One of the great things about golf is that whatever the situation, you have options; full swing 9-iron or choke down and punch a 3-iron… you know the drill. One of the great things about golf in Whatcom County is you have lots of options too. Case in point. I wanted to play golf on the last day of the year; kind of a symbolic tradition that Mr. Mudd and I have observed for the last 15 years or so.
When we got up on Monday morning, it was 28 degrees and frost lined the sidewalk to my morning paper, but no worries. It was supposed to climb to a balmy 37 and links courses in Bellingham don’t have trees (aka: shade) to deal with so either North Bellingham Golf Course on Smith and Meridian or Homestead Golf & Country Club out in Lynden would surely let us on by 9:30 or 10. So off to North Bell we headed only to find frost covered fairways and a line of poor saps sitting in the coffee shop talking, looking and hoping… but a touch of fog rolled in and pretty much dashed all hope that anyone would tee up before noon.
But remember, I mentioned “options” at the opening of this article, so Mr. Mudd and I headed north to Lynden and Homestead. There was a frost delay in effect there too… but the pro was confident that he could get us out by 10. It was around 9:30 so we headed to the bar for a mimosa… hey it was New Year’s Eve so a breakfast drink was in order. Right? As we sat there, staring out the window and waiting to see someone head to the first tee… or, for that matter, even the driving range… it started to snow. Lightly at first than harder until the 9th green we were sitting above began to turn white. The green was obviously colder than 32 degrees so the chances of playing at all got increasingly chancy.
Mr. Mudd, if I haven’t mentioned it before, is a really antsy guy. If there was ever a personification of Newton’s law of physics, “A body in motion tends to stay in motion…” Mr. Mudd is that person. He paced incessantly from the bar to the window to see what was going on; would return to the bar to make his report; sit nervously for 10- or 15-seconds then jump back up, peer out the window and return to report. And so it went for nearly 20-minutes until it was apparent that Newton’s “external force” would need to be applied so I took up the challenge and called Sudden Valley Golf & Country Club.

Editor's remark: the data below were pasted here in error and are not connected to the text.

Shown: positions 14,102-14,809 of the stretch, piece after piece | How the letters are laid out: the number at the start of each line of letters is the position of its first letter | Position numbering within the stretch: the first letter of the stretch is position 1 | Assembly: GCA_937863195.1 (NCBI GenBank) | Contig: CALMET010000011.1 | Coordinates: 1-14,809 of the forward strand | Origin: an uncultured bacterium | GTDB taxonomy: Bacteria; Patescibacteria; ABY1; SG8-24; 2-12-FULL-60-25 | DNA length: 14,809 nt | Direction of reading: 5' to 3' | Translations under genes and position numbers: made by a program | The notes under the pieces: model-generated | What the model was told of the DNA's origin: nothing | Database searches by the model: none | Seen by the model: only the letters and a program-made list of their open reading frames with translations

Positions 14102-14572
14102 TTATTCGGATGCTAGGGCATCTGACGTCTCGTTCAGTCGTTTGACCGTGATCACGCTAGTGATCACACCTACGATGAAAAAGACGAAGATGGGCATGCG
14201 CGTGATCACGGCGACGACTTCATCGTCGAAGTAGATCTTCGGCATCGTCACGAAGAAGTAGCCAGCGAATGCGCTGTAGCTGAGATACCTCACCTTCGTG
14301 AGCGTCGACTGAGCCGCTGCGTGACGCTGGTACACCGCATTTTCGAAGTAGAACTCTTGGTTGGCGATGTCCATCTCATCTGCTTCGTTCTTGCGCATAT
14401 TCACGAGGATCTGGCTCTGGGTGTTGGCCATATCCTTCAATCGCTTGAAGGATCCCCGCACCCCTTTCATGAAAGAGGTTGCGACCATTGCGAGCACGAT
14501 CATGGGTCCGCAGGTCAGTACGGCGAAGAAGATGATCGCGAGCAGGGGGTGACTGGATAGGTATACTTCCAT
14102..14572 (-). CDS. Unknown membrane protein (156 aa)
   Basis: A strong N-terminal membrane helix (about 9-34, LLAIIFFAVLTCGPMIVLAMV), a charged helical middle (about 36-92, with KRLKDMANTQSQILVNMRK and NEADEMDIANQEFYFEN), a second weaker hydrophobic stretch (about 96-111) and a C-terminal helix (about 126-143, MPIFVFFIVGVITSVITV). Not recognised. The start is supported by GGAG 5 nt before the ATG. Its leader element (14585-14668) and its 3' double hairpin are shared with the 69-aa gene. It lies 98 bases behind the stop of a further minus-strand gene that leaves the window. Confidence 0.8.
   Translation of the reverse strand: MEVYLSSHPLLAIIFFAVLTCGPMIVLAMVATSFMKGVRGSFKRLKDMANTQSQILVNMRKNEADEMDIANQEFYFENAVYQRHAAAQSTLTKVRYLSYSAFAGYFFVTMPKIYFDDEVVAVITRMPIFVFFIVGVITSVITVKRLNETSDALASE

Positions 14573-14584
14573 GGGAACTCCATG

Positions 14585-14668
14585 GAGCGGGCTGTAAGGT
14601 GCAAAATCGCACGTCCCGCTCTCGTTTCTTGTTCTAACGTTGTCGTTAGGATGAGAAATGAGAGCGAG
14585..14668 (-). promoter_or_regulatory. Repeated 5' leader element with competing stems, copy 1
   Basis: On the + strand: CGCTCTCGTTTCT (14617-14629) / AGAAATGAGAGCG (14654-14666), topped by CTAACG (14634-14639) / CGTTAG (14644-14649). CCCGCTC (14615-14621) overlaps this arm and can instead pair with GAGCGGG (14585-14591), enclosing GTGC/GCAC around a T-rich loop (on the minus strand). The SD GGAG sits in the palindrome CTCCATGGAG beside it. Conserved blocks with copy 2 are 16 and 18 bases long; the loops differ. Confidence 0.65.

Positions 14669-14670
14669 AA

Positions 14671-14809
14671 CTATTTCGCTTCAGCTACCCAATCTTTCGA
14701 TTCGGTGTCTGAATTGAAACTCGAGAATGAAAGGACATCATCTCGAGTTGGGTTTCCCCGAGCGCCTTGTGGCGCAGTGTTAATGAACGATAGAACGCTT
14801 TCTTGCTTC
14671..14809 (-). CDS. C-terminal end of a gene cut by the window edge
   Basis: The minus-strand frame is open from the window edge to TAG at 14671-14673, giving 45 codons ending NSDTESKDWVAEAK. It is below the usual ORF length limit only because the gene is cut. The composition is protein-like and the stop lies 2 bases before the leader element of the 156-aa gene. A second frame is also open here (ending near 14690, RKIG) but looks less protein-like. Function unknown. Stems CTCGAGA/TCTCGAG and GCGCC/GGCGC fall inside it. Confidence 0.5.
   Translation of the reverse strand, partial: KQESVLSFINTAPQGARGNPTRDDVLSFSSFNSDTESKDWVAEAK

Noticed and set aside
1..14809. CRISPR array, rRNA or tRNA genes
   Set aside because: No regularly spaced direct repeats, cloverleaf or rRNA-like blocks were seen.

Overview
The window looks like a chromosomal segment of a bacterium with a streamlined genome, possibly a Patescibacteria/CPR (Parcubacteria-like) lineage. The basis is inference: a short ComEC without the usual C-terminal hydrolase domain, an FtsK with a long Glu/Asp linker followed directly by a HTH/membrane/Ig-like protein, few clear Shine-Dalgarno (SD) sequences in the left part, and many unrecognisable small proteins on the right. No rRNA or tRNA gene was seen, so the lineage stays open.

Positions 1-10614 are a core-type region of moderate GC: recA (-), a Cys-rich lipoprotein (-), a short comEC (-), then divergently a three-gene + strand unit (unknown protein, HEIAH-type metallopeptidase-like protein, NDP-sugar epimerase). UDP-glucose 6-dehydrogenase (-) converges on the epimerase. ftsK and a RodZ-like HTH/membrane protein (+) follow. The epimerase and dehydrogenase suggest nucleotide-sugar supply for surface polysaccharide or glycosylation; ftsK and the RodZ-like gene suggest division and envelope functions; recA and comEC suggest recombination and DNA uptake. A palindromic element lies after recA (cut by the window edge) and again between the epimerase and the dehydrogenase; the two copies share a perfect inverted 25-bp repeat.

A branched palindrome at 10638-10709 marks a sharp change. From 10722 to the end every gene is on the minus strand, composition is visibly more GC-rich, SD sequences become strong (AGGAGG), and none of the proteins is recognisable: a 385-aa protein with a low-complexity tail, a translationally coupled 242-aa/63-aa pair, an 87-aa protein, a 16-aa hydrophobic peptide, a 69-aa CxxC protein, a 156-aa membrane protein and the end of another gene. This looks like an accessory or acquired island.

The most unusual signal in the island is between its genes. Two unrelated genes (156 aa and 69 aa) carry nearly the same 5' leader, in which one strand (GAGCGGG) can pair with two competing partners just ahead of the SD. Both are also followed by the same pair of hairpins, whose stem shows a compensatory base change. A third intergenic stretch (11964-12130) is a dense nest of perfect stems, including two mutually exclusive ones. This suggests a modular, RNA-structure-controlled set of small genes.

Sure enough, due to the micro-climate created by Lake Whatcom and the surrounding mountains, the temperature was a crisp 37 and the course was open for play. Shucks, we’d have to drive cross-county to another of Whatcom County’s gems but it would keep Mr. Mudd occupied and if he’s happy, I’m happy. So in 40-minutes we pulled into the Sudden Valley parking lot; there were two other cars.
You really should play Sudden Valley. It is a wonderful course whose nines are as different as night and day… or should I say hill and dale? The front is nestled along the shores of Lake Whatcom, fairly flat, dotted with ponds and streams with great views of the lake and hillsides. The back nine climbs up into the foothills with heavy tree-lined fairways. Three deer families, does and trailing fawns grazing casually, barely noticing our presence punctuated the ambiance and scenic beauty.
The course was in great shape, the fairways dry (at least more bounces than plugged lies) and the greens as true as ever. One tip about the greens at Sudden Valley is to take dead aim at the cup. As a rule of thumb, if you give away the hole, regardless of what you’re reading, you’ll end up having to hit again.
Options? You bet! The game of golf has plenty of them and in Whatcom County, options extend to the many really fine courses that can be played year round. The only thing that’s required from you, going back to my friend Sir Isaac Newton, is to overcome inertia, grab the clubs from the garage and head out; especially in winter when the crowds are low. Our round at Sudden Valley took just a hair over 3-hours and we didn’t rush a single stroke. Go play.